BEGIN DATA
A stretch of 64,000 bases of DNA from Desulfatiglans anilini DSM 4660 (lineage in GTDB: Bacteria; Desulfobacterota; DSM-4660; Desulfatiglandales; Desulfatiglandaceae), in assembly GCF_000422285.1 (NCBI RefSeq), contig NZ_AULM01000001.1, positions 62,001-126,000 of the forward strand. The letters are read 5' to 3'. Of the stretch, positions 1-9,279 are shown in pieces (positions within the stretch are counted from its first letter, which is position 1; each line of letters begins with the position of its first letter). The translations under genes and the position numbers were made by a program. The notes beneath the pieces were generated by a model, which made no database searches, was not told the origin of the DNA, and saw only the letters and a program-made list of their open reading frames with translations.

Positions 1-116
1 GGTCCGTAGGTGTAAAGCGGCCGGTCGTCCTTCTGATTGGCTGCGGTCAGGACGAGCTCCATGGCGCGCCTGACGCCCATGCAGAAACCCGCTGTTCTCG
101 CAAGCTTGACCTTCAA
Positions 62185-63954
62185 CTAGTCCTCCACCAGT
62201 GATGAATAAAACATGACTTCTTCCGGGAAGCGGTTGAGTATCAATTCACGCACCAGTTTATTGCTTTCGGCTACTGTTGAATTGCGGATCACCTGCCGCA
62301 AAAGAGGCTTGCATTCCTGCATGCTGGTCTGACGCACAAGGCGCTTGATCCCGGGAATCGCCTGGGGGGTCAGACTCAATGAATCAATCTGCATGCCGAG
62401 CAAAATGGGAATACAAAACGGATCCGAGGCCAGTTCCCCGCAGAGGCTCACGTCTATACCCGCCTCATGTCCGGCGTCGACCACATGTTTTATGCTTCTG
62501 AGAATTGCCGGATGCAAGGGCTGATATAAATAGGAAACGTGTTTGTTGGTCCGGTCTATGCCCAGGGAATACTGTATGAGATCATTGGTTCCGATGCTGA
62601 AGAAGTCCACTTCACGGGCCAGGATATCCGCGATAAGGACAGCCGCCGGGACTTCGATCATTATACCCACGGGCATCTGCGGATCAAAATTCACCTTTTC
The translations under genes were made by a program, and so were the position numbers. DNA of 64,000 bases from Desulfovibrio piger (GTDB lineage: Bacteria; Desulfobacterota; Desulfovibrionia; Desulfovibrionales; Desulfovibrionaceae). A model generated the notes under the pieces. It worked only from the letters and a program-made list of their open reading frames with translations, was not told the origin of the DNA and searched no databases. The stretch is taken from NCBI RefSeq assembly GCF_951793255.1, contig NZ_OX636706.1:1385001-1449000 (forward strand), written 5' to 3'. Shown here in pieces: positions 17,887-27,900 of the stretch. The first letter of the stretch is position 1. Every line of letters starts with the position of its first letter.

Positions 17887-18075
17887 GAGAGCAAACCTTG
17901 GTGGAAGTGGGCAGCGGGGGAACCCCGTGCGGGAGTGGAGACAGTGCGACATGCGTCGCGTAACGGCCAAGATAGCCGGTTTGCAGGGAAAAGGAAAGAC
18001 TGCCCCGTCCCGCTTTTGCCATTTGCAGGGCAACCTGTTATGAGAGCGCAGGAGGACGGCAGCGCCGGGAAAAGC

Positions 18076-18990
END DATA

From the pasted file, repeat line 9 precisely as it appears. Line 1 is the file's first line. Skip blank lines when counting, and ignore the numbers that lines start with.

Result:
62401 CAAAATGGGAATACAAAACGGATCCGAGGCCAGTTCCCCGCAGAGGCTCACGTCTATACCCGCCTCATGTCCGGCGTCGACCACATGTTTTATGCTTCTG